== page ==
Scotland is one of the best places in the world for whale watching with the waters around the West Coast providing the best sightings Britain has to offer. The Firth of Lorn just south of Oban has been designated a Special Area of Conservation and as such supports a vast array of land and marine wildlife.
The most common whale sighted is the Minke Whale, and for many, seeing just one of these magnificent creatures is the highlight of their visit to the Oban area.
The warm waters of the Gulf Stream create a unique climate that attracts the whales from the end of Spring to the end of summer and they can often be seen surprisingly close to the shore, albeit in the more remoter locations such as around the islands of Scarba, Jura and Mull.
However, there is no shortage of boat charters that run whale watching cruises lasting from between 2-5 hours. The most popular trips will usually start by cruising around some of the inner islands such as Seil, Luing, Shuna, before heading further out to the isles of Lunga, Scarba and Jura.
The inner isles will yield sightings of herons, otters and seals along their shores, but the deeper, wilder waters further out are where the whales gather. The Gulf of Corryvreckan with its spectacular whirlpool and turbulent waters is a great feeding ground for the whales, and they can often be seen surfacing for air before diving back down to the depths in search of food.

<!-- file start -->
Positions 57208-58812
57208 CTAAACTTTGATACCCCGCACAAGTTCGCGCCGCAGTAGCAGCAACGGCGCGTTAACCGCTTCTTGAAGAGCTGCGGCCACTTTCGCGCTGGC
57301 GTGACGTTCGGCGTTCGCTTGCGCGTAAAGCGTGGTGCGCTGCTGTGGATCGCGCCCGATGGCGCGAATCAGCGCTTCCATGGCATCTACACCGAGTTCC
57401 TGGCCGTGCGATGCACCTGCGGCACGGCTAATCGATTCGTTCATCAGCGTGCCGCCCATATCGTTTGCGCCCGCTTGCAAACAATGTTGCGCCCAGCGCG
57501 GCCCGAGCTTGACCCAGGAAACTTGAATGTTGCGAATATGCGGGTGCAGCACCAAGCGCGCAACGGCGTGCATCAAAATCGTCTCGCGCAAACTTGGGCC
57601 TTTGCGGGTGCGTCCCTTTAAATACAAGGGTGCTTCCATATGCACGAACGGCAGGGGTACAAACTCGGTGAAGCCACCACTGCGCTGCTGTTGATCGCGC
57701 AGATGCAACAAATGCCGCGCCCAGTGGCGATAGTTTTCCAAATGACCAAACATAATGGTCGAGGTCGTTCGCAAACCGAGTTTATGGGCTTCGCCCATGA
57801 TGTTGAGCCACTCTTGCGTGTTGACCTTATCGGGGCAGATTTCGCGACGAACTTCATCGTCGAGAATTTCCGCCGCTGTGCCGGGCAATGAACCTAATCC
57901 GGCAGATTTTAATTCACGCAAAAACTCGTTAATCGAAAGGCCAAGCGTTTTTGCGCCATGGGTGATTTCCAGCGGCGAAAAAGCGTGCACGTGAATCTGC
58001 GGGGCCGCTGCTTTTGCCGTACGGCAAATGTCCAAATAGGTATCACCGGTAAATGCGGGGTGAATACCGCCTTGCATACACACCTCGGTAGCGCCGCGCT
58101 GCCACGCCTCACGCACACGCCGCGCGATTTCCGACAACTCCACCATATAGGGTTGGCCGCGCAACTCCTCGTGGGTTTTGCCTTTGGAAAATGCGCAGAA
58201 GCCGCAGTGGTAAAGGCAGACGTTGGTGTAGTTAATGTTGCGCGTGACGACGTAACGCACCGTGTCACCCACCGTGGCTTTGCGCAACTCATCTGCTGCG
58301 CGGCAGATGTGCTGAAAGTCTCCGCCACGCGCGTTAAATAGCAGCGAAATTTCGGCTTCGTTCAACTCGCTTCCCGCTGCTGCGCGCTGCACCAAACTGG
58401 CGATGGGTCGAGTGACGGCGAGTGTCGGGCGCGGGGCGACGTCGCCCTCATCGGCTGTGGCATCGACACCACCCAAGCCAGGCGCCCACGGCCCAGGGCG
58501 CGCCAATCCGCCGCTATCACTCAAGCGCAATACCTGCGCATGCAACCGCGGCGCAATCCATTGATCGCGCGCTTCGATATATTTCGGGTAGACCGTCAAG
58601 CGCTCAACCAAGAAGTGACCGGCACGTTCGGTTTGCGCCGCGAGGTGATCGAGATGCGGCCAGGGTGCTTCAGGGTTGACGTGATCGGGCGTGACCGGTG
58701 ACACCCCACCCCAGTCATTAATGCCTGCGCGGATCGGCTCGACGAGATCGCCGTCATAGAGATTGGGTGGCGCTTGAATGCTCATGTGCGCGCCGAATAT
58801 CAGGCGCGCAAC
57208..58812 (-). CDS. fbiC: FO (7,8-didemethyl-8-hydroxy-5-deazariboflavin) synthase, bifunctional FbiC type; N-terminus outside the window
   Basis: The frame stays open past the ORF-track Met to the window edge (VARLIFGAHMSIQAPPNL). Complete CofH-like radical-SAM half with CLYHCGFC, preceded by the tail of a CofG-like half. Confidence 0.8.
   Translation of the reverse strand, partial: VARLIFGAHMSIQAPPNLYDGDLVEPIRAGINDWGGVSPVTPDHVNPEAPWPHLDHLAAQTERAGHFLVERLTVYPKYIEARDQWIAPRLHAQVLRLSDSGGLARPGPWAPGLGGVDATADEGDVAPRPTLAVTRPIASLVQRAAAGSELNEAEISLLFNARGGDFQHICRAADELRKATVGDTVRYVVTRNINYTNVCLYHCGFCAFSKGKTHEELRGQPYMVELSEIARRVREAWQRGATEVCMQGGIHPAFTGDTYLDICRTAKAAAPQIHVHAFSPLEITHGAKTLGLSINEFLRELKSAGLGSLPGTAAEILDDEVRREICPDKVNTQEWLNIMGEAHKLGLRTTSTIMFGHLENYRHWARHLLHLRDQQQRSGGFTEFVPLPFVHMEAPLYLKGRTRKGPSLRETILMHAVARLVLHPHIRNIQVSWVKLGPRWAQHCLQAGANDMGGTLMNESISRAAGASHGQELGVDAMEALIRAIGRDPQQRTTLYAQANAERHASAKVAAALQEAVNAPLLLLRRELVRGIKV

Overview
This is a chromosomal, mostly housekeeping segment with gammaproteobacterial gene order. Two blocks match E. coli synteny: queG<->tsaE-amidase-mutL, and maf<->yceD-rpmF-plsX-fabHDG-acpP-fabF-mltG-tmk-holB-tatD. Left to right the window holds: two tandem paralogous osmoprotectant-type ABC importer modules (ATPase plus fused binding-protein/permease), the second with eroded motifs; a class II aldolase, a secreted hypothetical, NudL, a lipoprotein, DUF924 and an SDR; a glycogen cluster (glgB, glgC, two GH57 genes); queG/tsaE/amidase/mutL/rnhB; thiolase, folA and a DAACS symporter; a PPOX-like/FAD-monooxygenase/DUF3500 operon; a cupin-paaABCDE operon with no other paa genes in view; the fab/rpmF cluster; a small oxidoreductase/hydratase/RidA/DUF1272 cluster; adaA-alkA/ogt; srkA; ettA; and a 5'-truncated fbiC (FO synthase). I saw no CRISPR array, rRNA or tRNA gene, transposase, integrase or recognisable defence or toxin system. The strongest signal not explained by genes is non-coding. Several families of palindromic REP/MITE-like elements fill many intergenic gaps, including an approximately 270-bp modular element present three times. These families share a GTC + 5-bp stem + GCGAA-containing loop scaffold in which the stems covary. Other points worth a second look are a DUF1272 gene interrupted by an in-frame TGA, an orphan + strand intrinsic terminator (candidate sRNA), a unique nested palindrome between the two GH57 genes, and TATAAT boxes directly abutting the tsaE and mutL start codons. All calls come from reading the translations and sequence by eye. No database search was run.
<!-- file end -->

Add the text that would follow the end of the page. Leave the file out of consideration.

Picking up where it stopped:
Although the local skippers are very sensitive to the whales’ welfare and don’t get too close to them, they can come surprisingly close to the boats with some even seen swimming underneath the boats.
Beyond the Gulf of Corryvreckan to the west is the Great Race, an offshore tidal stream of deep water that is rich in marine life. Lucky whale watchers may even see different species of whale here, such as Orca (Killer Whale) that venture down from the Hebrides, and perhaps even the rare Humpback.
Other WildlifeAny west coast whale watching trip will inevitably provide sightings of a rich variety of wildlife. The amount of species increases as the weather gets warmer from Spring through Summer and into early Autumn. Porpoises and dolphins are resident in these waters and can be seen surfacing and jumping with regularity. Basking sharks appear in larger numbers, often seen swimming near the surface. Little is known about the second biggest fish in the world, but Scotland’s west coast is the best place in Europe to spot them. Golden and White-Tailed Sea Eagles are resident all year round in the area but become more active from April onwards when they are nesting.
Other common sights include sea otters that like to forage at the water’s edge, seals that can be seen lounging about on the rocks or bobbing up and down out in the water, deer and feral goats that haunt the craggy island hillsides, and a huge variety of seabirds such as gannet, black guillemot, fulmar, shearwater, puffin, skua and shag.
Charter boats operate from Oban and other coastal harbours and take bookings throughout the year, although the summer months are very busy so booking ahead is strongly advisable. All are within a short driving distance from Loch Melfort Hotel. Further details about whale watching trips in the Oban and Firth of Lorn area:
contact us on 0843 886 0233.